Posted by: Gregg | November 1, 2007

Little Girl Lost – Richard Aleas

My recent book selections have been a bit on the heavy side, so I was looking for something lighter, something more along the lines of a guilty pleasure. I went over to Naomi Novik’s website to see if her new book has hit the library yet (it hasn’t), noted that her husband, Charles Ardai, is an award-winning author who writes under the pen name of Richard Aleas. I figured what the hell and tracked down his first novel, Little Girl Lost. It turns out that not only does the guy write novels, he writes pulp novels. He is one of the founders of the Hard Case Crime line of books, which are small paperbacks, throwbacks to the golden age of pulp noir, with luridly painted covers, most of them featuring a beautiful woman holding a gun. The books are well-crafted perennial award-winners, full of tales of betrayed lovers, cheating husbands, crooked cops, steel-eyed molls, and detectives who can’t let that one case go.

Hell yeah.

The story introduces us to John Stark, a young investigator still learning the ropes but who knows just enough to be dangerous. He reads in the paper that his high-school sweetheart, Miranda, who he thought was in med school, was found murdered on the top of a seedy New York stripclub. Stark tries to track down her murderer, and almost as importantly, discover how she went from the bright and smart girl next door to sensual grifter slumming for cash. It all ends badly, but of course, it has to: it’s the classic tale of someone losing their innocence while discovering how someone else lost theirs. Along with Stark and his journey through the New York underworld, Aleas creates interesting characters like Stark’s boss, Leo, an ex-cop who instinctively knows how the story is going to end, and Susan, a stripper Stark enlists to help him with his quest who turns out to have formidable investigative skills of her own.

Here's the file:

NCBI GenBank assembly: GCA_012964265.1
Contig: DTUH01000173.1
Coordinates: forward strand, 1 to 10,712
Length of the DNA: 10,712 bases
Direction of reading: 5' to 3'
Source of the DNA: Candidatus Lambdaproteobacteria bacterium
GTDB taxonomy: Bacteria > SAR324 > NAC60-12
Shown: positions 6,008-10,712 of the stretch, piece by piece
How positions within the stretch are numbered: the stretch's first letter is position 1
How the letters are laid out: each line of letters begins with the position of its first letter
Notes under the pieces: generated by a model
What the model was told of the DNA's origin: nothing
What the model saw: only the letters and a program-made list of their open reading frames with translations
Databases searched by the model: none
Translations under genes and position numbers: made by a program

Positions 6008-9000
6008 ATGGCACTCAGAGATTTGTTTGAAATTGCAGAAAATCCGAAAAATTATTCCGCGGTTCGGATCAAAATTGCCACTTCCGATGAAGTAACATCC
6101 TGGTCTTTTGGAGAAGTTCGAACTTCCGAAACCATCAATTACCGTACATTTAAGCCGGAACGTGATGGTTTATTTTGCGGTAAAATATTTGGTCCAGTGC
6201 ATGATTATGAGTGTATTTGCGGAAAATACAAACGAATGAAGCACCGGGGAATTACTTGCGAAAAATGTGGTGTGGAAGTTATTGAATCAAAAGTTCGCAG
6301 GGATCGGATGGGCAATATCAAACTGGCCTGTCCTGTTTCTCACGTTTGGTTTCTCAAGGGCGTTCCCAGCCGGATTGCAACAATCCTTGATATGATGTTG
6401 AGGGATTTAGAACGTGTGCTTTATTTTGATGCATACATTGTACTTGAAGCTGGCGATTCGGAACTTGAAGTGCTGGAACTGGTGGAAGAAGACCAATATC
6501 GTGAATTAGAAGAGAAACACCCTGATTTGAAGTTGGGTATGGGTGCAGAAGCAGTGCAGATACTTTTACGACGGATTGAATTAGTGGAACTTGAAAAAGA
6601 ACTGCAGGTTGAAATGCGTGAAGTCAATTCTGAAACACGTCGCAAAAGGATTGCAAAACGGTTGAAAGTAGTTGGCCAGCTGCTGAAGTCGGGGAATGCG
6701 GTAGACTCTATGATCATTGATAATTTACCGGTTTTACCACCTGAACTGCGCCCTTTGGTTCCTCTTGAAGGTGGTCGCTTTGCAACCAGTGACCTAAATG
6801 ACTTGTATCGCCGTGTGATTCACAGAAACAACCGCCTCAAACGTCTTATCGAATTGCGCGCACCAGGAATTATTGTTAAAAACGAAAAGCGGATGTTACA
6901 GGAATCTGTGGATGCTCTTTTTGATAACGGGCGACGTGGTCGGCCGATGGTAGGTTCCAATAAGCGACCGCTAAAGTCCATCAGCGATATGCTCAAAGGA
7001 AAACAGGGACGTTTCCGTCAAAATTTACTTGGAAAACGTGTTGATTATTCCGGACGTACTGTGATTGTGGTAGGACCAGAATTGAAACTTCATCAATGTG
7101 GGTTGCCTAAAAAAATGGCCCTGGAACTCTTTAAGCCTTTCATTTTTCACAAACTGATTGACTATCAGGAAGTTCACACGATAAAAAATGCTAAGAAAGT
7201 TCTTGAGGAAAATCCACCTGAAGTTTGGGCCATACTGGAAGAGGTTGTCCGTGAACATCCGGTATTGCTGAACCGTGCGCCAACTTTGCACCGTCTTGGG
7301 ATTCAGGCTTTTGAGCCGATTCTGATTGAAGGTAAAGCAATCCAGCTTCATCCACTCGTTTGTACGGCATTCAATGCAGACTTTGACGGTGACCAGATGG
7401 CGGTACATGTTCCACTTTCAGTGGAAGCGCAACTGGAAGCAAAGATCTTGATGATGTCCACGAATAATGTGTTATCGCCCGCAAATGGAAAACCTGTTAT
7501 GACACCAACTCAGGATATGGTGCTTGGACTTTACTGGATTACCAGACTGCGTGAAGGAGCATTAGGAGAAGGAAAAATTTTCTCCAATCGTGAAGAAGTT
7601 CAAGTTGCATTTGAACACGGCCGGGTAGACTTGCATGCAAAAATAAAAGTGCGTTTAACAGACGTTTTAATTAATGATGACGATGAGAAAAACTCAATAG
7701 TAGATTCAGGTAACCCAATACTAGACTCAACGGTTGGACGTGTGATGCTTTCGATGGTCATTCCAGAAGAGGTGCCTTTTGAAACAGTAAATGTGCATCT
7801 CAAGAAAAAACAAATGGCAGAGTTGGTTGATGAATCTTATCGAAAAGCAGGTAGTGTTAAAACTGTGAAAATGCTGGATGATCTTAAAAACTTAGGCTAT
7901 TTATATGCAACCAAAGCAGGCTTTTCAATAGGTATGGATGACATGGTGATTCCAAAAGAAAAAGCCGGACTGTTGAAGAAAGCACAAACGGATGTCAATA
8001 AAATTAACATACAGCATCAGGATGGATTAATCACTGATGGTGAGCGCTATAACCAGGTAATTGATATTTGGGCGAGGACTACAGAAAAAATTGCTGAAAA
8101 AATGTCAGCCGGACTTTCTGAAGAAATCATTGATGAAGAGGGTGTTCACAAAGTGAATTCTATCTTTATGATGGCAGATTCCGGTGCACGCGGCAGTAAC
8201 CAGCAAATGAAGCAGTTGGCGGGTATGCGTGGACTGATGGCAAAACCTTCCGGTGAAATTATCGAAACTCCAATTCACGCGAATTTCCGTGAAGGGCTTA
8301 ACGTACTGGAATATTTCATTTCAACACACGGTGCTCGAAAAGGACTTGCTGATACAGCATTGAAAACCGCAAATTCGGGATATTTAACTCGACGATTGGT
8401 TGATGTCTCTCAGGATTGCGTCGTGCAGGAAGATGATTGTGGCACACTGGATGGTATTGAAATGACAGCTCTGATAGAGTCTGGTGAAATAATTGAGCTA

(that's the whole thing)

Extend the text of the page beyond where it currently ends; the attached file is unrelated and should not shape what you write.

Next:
“Little Girl Lost” is an excellent noir tale, short enough to devour in a day or two but well-written and packing a surprisingly large emotional punch.



  1. I also liked “Fade to Blonde” by Max Phillips from this series–beautiful damsel in distress enlists the help of an ex-boxer to protect her from a murderous former boyfriend. But, of course, things are never what they seem. Kind of reminded me of older James Ellroy stuff. I can’t seem to get into Ellroy’s later books, however–none of the sentences are more than 4 words long and my eyes just seem to glaze over after awhile.

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